Joe also suggests beginning each meeting with a “Wins” talking point. This will give team members a chance to share what sales win they have from the previous week. Again, implementing these positive talking points at the beginning of your meeting will set the tone for the rest of your meeting.
4 Talk about priorities for the week
Setting your priorities for the week is an important step to having an effective sales team meeting. Using Fellow, users can assign people talking points. Joe suggests assigning each sales rep a talking point under “Priorities” before the meeting. This will let your sales reps know that you want them to fill in their priorities for the week directly onto the meeting agenda before the meeting begins.
Filling out your priorities before the meeting will ensure that each team member comes prepared with something to contribute. This will also save time during the meeting so that team members are not trying to think of their priorities on the spot.
Use a meeting management tool like Fellow and have talking points assigned to your team so that you stay on track and cover the priorities.
5 Implement role-playing scenarios
A fun way to run an effective sales team meeting is to implement role-playing scenarios into the meeting. These scenarios are a great way to get everyone involved and allow sales reps to practice their skills.
First, create teams of 2 and assign roles (one salesperson and one customer). Next, give a scenario and watch as each sales rep gives their best sales pitch to their team members. Finally, give feedback on what they did well and what could be improved. When they are done, switch roles. Depending on the size of your team, you can pick a different team each week to role-play or have everyone do a small scenario each meeting.
“Role-playing is a fun way to improve interaction or to come up with fresh ideas on how to upgrade their pitch which is a critical aspect of sales skill improvement.”
– Shawn Finder
6 Share asynchronous metrics
As a sales rep, it is important to keep on top of metrics. With that being said, oftentimes sales reps are extremely busy and metrics often move in a trend. Therefore, this can become very repetitive discussing each meeting.
To cater to this, Joe suggests adding the metics to the end of each meeting agenda in an asynchronous format. This way, team members can look at the metrics on their own time rather than taking up time during the meeting.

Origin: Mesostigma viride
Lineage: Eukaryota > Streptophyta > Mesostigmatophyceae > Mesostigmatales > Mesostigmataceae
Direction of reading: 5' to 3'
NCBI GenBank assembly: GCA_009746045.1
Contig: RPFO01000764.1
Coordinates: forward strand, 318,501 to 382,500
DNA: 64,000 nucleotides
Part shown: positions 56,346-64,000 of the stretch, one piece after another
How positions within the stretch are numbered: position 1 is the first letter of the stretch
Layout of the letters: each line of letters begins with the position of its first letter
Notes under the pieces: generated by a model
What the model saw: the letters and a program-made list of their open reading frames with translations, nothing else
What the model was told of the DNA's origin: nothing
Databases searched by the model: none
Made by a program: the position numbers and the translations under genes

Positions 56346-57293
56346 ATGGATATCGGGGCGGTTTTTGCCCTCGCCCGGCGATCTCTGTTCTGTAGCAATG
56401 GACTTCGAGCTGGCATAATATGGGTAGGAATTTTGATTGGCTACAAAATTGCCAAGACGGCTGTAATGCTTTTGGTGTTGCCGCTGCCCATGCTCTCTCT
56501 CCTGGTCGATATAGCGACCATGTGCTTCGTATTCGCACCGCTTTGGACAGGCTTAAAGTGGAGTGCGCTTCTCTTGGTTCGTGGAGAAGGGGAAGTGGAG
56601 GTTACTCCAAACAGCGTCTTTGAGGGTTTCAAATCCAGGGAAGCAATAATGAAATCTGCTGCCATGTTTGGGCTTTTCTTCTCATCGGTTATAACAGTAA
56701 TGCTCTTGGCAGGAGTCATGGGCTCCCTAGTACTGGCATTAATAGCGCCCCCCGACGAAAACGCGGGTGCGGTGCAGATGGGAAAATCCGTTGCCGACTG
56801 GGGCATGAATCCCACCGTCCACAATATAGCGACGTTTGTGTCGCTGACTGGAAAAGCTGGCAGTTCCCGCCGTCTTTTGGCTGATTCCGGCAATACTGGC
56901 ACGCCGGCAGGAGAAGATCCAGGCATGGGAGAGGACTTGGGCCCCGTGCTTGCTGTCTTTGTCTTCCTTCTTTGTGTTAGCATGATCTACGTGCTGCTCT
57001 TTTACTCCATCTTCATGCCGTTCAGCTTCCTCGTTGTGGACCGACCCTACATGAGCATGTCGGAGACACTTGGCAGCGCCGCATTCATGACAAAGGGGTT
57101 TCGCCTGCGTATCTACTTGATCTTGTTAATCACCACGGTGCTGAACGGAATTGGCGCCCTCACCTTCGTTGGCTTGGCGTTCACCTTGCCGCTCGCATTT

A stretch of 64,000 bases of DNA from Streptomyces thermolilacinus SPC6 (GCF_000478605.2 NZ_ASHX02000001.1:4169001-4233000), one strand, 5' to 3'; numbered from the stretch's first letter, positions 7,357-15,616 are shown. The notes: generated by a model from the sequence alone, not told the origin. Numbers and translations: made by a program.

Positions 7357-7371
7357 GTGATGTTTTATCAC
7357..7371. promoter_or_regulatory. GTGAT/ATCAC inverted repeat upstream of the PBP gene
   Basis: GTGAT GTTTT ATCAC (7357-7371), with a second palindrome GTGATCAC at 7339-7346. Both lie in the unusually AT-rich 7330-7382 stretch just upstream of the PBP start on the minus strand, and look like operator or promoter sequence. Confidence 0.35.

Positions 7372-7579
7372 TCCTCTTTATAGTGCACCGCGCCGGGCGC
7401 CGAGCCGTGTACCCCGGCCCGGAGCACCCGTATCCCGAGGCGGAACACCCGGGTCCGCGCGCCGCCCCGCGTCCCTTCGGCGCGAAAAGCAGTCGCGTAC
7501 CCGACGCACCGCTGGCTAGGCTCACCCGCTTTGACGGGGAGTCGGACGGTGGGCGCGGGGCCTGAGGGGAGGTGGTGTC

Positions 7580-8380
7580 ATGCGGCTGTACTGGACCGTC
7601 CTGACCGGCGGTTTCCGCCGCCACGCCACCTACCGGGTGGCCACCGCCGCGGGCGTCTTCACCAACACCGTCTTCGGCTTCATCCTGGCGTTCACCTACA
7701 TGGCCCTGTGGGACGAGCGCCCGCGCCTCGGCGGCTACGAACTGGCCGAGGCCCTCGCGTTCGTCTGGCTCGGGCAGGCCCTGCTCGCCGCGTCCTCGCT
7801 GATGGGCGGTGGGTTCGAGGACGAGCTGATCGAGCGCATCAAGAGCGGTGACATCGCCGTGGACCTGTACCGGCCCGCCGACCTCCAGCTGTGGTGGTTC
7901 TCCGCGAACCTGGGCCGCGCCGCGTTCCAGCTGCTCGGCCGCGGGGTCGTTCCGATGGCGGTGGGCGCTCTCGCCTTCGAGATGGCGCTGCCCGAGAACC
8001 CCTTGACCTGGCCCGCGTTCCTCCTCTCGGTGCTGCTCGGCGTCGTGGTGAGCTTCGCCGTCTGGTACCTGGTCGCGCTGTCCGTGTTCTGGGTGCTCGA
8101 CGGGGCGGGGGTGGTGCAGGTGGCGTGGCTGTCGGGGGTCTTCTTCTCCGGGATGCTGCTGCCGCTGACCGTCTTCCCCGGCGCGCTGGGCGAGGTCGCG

A good rule of thumb to go by is if the metrics look similar from meeting to meeting, it is not necessary to discuss them. However, if the metrics look abnormal, taking a few minutes to address this abnormality should be considered.
7 Ask for feedback following the meeting
You’ve all heard the saying, “learn from your mistakes”. However, to learn from your mistakes, you need to identify what those mistakes are. A great tip to identifying mistakes is to ask your team members for feedback.
Asking for feedback allows your team members to give you their input on how the meeting went and what could have been done differently. This may be things such as shortening the meeting or implementing/removing specific talking points. This is also a great way to ensure that your meetings cater to each member and include everyone’s ideas.
Sales team meeting template
Follow this sales team meeting agenda template to ensure an effective meeting each time.
The most important part of running an effective sales team meeting is to follow your meeting agenda. This will ensure that your sales reps come prepared, that your meeting stays on time and that you discuss everything you need to address.
Holding an effective sales team meeting can be difficult. However, if you follow these 7 tips, you can rest assured that your meetings will run smoothly and efficiently.
“At the end of the day, you want to make sure that everyone’s excited to take on the week and that there’s a clear focus after this meeting.”
– Joe Fleming, Director of Sales at Fellow.app